Information Services

Rare Books and Manuscripts

Edinburgh University Library’s rare book collections are internationally important and include many books found nowhere else. The Centre for Research Collections (CRC) is an ideal place to conduct research on rare books.

Bookbindings

 What is a rare book?

We call books rare if they are:

  • Printed before 1850
  • Only known to exist in a few copies
  • Found to have important manuscript annotations or marks of former ownership (provenance)
  • In very fine or contemporary condition, e.g. in an original binding
  • Part of a named special collection, e.g. from the personal library of a notable collector

Why are rare books important?

Rare books provide the raw material for research work. If you are working on a historical topic, rare books can give you precious information about early texts and textual transmission. People also use rare books for what they tell us about their former owners and readers. They are also a source for striking images. We keep and collect rare books to safeguard our heritage and to promote the development of new ideas about the past. Many of the books in our collections have never been studied properly and there are countless discoveries waiting to be made.

How do I see a rare book?

Rare books are stored in rooms which are only open to CRC staff. You can order books for use in the CRC reading room on the 6th floor of the Main Library. Many of the books can be found using the library’s main online catalogue, but you may also need to use the older microfiche catalogue or individual finding lists. CRC staff can help you find particular books.

What sort of rare books do you have?

Our earliest printed book is a commentary on the Chinese Yi Ching, printed in 1440. Our earliest Western printed book, produced using moveable metal type, is St. Augustine's De civitate Dei, printed in about 1468. We have about 300 incunabula (books printed before 1501), many with important provenances and annotations. Early Scottish books are well represented, including the world’s finest surviving copy of the Aberdeen Breviary, the first substantial book produced in Scotland in 1509-1510. The collection is particularly strong in holdings of works relating to the European Reformation, such as the unique copy of Michael Servetus' Christianismi restitutio (1553) formerly owned and annotated by John Calvin, who had Servetus burned. We also have the only copy in Scotland of the first book printed in Gaelic, John Knox's liturgy of 1567.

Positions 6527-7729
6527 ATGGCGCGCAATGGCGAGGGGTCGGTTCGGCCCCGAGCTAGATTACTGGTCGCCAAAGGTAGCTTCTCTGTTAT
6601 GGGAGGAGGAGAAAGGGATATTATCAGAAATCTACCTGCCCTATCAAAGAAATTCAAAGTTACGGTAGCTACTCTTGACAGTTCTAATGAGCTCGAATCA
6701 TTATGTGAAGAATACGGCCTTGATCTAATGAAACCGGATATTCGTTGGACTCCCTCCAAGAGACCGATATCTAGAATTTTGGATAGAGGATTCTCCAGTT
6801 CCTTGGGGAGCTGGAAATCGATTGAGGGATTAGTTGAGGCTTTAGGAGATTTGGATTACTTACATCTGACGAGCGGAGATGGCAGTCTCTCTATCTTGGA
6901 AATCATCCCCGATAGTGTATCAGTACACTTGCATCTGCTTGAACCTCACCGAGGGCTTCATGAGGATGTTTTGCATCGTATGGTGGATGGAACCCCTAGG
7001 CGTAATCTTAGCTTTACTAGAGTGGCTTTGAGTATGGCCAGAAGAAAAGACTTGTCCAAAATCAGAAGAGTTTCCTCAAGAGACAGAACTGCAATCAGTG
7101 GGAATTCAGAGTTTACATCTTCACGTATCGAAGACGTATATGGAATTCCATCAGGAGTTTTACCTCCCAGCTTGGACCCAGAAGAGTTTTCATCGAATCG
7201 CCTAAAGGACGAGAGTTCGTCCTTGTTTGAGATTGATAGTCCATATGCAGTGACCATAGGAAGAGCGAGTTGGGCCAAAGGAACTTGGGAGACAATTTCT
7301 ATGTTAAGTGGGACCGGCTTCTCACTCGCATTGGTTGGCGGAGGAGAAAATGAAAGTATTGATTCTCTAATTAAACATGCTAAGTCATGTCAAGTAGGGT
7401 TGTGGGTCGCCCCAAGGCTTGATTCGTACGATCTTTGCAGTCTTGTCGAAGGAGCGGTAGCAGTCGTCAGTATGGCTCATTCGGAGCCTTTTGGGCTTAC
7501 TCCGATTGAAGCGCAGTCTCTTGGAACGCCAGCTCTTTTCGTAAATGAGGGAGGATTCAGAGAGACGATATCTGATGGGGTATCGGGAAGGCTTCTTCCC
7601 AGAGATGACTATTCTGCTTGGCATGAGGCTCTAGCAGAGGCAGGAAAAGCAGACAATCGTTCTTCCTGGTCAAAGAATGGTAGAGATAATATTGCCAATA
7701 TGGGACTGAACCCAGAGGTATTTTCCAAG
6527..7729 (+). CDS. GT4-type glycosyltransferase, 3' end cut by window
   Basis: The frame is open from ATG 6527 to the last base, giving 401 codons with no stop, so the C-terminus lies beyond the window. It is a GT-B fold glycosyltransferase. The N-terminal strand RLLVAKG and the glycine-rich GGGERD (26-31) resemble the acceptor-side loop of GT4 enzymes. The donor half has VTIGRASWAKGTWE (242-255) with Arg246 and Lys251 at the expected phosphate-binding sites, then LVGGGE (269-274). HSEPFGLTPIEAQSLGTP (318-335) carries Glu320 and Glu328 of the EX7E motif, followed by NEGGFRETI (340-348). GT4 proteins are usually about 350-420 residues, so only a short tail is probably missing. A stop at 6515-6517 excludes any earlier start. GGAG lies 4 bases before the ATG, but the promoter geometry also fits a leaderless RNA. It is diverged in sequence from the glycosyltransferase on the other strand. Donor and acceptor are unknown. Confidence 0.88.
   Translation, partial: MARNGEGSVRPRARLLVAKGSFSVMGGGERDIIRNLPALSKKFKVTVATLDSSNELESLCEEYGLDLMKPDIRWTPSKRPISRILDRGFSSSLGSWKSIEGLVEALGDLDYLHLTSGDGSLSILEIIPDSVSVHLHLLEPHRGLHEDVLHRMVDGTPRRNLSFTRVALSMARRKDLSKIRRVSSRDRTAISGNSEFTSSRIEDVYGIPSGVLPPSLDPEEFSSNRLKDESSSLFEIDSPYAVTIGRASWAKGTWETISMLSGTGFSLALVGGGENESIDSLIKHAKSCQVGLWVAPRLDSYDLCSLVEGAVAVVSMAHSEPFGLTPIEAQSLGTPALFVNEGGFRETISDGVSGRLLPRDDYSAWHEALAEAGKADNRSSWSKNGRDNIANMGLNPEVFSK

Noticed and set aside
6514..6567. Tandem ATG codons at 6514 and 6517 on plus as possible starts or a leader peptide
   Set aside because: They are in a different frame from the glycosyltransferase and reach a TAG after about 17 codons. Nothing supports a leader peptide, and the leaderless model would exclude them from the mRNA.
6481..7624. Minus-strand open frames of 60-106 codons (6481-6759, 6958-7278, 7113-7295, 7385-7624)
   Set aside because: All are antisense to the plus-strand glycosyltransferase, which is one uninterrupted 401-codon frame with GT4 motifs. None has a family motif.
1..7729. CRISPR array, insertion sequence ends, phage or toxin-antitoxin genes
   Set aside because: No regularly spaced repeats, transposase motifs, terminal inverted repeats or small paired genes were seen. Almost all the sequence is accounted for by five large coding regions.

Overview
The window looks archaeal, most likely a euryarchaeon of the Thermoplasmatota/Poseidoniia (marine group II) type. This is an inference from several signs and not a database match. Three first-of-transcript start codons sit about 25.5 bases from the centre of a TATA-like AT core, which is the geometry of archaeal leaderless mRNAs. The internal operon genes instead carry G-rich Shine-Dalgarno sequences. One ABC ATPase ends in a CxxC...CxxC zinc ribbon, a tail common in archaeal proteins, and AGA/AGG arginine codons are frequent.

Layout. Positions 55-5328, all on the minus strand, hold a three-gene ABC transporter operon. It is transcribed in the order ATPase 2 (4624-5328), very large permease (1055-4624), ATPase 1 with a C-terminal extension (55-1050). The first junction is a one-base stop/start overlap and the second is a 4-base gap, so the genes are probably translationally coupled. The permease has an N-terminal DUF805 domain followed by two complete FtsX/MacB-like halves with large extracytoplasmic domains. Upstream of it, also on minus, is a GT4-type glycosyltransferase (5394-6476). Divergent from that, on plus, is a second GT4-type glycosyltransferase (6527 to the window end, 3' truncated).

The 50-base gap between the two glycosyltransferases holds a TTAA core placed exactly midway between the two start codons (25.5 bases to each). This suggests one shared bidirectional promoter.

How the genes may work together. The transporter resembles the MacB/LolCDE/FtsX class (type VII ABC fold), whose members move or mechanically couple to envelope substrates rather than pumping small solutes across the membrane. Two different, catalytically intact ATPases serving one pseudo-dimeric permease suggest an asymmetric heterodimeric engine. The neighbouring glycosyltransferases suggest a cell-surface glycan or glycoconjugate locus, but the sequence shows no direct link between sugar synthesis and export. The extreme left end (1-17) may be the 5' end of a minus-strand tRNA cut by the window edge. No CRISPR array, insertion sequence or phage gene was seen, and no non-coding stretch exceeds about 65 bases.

Edinburgh University Library came into being in 1580 when Clement Litill bequeathed his collection to the new college. Major donations followed including the library of the poet William Drummond in 1626. Early individual donations include a unique copy of one of the first books printed in America, John Eliot’s Indian Primer (1669). The Copyright Act of 1710 gave the library the right to claim a copy of every book published in Britain and Ireland, a right which was maintained until 1837, and which enabled us to build up the bulk of the early modern British collections. There are over 15,000 pre-1801 British or English language books listed on the English Short Title Catalogue (ESTC) as being in Edinburgh University Library. During the 19th and 20th centuries, we acquired some major collections such as the library of J.O. Halliwell-Phillipps with its Shakespeare quartos. More modern special collections books include poetry pamphlets (the Ramage collection) and translations of the novels of Alexander McCall Smith. We now have over 400,000 rare books and acquire up to 20,000 new items every year.

What are your subject strengths?

We have books on almost every topic and in a range of languages, but we have a number of named special collections which give particular depth to certain areas. Modern literature and poetry is particularly-well represented, with the libraries of Lewis Grassic Gibbon, Hugh MacDiarmid and Norman MacCaig, plus the W.H. Auden collection and the Corson Collection of works by and about Sir Walter Scott. The Scottish enlightenment can be studied through the libraries of Adam Smith and Dugald Stewart. Medical, veterinary and scientific books are found in the collections from the Royal College of Surgeons of Edinbugh and the Royal Medical Society of Edinburgh. There are extensive collections of printed music including the library of Donald Francis Tovey. The history of Edinburgh University is another key area, and we have archive copies of Edinburgh University Press books.

What resources can help people working on rare books?

The online English Short Title Catalogue (ESTC) is the best union catalogue for books printed in the English language or in Britain and its dominions before 1801. It is available through the British Library’s website. Edinburgh University Library subscribes to major collections of digitised rare books, particularly Early English Books Online (EEBO) and Eighteenth Century Collections Online (ECCO). There are also valuable printed resources in our Research Support Collection.

Where else can I look for rare books?

There are important rare book collections elsewhere in the University Library network, particularly at New College. Edinburgh is one of the best places in the UK to work on rare book collections, as it also contains the outstanding collections of the National Library of Scotland.

Who do I ask for help?

If you have enquiries about rare books, it is normally best to contact the Centre for Research Collections helpdesk in the first instance:

Centre for Research Collections

Contact details

Address

Street

Main University Library
George Square

City
Edinburgh
Post Code
EH8 9LJ

Please note that we do not provide valuations, although we do purchase books and collections that fit our collection development policy.